Moral Outrage
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Guy Fawkes mask inspires Occupy and Anonymous movements around the world

Generations of Britons have grown up pledging to “Remember remember the fifth of November: Gunpowder, treason and plot” — the figure of Guy Fawkes linked forever with fireworks, bonfires and childhood fun.

Now — more than four hundred years after the gruesome death of the man who plotted to blow up the Houses of Parliament with barrels of gunpowder — members of the Occupy and Anonymous movements, wearing the sinister black and white Guy Fawkes masks, plan to march on Parliament in central London. The march will recreate one of the final scenes of “V for Vendetta,” a film about a mysterious masked revolutionary who brings down a totalitarian regime, succeeding where Fawkes failed by blowing up parliament.

The Guy Fawkes mask, worn by V, the film’s protagonist — with its diabolical grin, devilish black moustache and thin goatee on a porcelain white background — has become the talisman of a new generation of activists as an unprecedented wave of disgust and anger with establishment figures has swept the world.

The mask was first embraced by international hacker ring Anonymous in 2008. Malcolm, a 44-year-old Anonymous member and camper, says the mask has become “an international symbol for rebellion and anonymity.” With a grin, he adds, “As they say — Guy Fawkes was the only man ever to enter Parliament with honest intentions.”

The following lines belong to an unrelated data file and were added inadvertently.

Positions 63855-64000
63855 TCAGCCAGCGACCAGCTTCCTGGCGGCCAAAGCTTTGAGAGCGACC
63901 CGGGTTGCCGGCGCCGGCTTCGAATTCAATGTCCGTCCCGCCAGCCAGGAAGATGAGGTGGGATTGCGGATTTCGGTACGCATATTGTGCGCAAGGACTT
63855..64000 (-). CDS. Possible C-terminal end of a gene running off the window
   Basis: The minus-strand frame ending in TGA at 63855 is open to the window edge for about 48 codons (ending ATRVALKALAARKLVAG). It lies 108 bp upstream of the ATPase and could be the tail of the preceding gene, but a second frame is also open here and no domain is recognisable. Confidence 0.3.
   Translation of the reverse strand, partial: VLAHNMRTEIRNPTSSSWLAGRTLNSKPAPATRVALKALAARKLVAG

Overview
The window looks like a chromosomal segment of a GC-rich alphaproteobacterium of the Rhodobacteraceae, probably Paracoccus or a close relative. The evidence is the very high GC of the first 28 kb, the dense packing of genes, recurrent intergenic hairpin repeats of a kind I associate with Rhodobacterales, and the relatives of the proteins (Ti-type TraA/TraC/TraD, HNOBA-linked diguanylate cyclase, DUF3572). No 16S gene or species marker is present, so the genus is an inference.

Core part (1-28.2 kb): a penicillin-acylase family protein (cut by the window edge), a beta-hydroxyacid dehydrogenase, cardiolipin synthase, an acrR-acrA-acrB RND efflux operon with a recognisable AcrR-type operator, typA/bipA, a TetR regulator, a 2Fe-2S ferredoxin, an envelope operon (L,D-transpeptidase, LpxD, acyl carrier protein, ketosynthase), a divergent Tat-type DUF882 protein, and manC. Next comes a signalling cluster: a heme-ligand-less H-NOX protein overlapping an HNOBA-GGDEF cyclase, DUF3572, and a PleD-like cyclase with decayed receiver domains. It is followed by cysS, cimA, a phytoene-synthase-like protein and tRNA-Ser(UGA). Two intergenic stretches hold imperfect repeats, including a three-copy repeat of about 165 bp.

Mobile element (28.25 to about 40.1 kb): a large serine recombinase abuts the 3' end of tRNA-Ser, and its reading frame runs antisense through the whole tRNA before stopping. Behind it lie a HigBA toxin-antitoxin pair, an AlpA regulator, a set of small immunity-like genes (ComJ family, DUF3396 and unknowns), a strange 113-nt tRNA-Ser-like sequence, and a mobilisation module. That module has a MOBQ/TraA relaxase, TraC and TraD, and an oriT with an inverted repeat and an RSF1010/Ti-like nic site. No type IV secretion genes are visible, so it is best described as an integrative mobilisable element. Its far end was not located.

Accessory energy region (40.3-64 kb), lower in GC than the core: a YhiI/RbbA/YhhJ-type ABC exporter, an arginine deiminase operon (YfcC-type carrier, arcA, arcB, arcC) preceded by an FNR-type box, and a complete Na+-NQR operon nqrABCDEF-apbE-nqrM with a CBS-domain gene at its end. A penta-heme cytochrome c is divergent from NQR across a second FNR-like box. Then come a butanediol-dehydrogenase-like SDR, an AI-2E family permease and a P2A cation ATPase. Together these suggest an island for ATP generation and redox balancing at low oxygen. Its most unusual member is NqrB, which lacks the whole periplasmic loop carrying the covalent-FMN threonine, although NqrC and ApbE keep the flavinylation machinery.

[Excerpts of a CNN article by Nick Thompson]

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One Response to “Guy Fawkes mask inspires Occupy and Anonymous movements around the world”

  1. V for Vendetta creator Alan Moore discussed his famous Guy Fawkes mask, in an interview for The Guardian. As it turns out, he’s pretty happy with the way his creation has manifested itself in the real world.

    Moore: “I suppose when I was writing V for Vendetta I would in my secret heart of hearts have thought: wouldn’t it be great if these ideas actually made an impact? So when you start to see that idle fantasy intrude on the regular world… It’s peculiar. It feels like a character I created 30 years ago has somehow escaped the realm of fiction.”

    Moore also appreciates that the mask “turns protests into performances,” and that unlike in traditional protests, the 99% appear to be having a good time.

    “That sends out a tremendous message,” Moore said.


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